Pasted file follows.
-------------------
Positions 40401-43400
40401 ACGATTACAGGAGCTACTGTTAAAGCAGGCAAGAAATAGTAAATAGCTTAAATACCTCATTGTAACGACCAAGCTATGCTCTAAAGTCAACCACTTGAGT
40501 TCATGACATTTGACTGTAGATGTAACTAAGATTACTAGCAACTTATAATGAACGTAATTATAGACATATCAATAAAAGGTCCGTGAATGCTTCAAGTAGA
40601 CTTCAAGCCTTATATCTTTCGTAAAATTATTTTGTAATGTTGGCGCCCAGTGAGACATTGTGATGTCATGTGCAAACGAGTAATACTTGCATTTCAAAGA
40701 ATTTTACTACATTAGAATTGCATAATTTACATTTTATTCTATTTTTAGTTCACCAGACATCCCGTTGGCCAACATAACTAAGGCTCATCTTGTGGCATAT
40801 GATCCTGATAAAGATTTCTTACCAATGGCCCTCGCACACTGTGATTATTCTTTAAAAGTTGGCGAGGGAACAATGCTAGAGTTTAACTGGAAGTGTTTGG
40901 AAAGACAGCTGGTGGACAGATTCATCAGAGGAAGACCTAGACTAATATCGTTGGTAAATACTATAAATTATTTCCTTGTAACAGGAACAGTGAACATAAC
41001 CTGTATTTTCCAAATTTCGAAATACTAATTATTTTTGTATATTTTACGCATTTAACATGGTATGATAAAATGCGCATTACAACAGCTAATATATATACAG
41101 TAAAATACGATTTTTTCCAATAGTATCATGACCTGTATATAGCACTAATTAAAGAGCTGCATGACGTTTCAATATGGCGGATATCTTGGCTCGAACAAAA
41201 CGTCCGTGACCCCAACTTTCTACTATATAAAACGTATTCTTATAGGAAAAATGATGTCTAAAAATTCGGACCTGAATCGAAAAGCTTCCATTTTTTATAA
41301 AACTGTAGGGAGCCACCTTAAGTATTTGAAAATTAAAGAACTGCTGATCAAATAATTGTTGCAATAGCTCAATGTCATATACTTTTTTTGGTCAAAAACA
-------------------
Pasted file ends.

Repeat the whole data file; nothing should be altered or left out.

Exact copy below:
Positions 40401-43400
40401 ACGATTACAGGAGCTACTGTTAAAGCAGGCAAGAAATAGTAAATAGCTTAAATACCTCATTGTAACGACCAAGCTATGCTCTAAAGTCAACCACTTGAGT
40501 TCATGACATTTGACTGTAGATGTAACTAAGATTACTAGCAACTTATAATGAACGTAATTATAGACATATCAATAAAAGGTCCGTGAATGCTTCAAGTAGA
40601 CTTCAAGCCTTATATCTTTCGTAAAATTATTTTGTAATGTTGGCGCCCAGTGAGACATTGTGATGTCATGTGCAAACGAGTAATACTTGCATTTCAAAGA
40701 ATTTTACTACATTAGAATTGCATAATTTACATTTTATTCTATTTTTAGTTCACCAGACATCCCGTTGGCCAACATAACTAAGGCTCATCTTGTGGCATAT
40801 GATCCTGATAAAGATTTCTTACCAATGGCCCTCGCACACTGTGATTATTCTTTAAAAGTTGGCGAGGGAACAATGCTAGAGTTTAACTGGAAGTGTTTGG
40901 AAAGACAGCTGGTGGACAGATTCATCAGAGGAAGACCTAGACTAATATCGTTGGTAAATACTATAAATTATTTCCTTGTAACAGGAACAGTGAACATAAC
41001 CTGTATTTTCCAAATTTCGAAATACTAATTATTTTTGTATATTTTACGCATTTAACATGGTATGATAAAATGCGCATTACAACAGCTAATATATATACAG
41101 TAAAATACGATTTTTTCCAATAGTATCATGACCTGTATATAGCACTAATTAAAGAGCTGCATGACGTTTCAATATGGCGGATATCTTGGCTCGAACAAAA
41201 CGTCCGTGACCCCAACTTTCTACTATATAAAACGTATTCTTATAGGAAAAATGATGTCTAAAAATTCGGACCTGAATCGAAAAGCTTCCATTTTTTATAA
41301 AACTGTAGGGAGCCACCTTAAGTATTTGAAAATTAAAGAACTGCTGATCAAATAATTGTTGCAATAGCTCAATGTCATATACTTTTTTTGGTCAAAAACA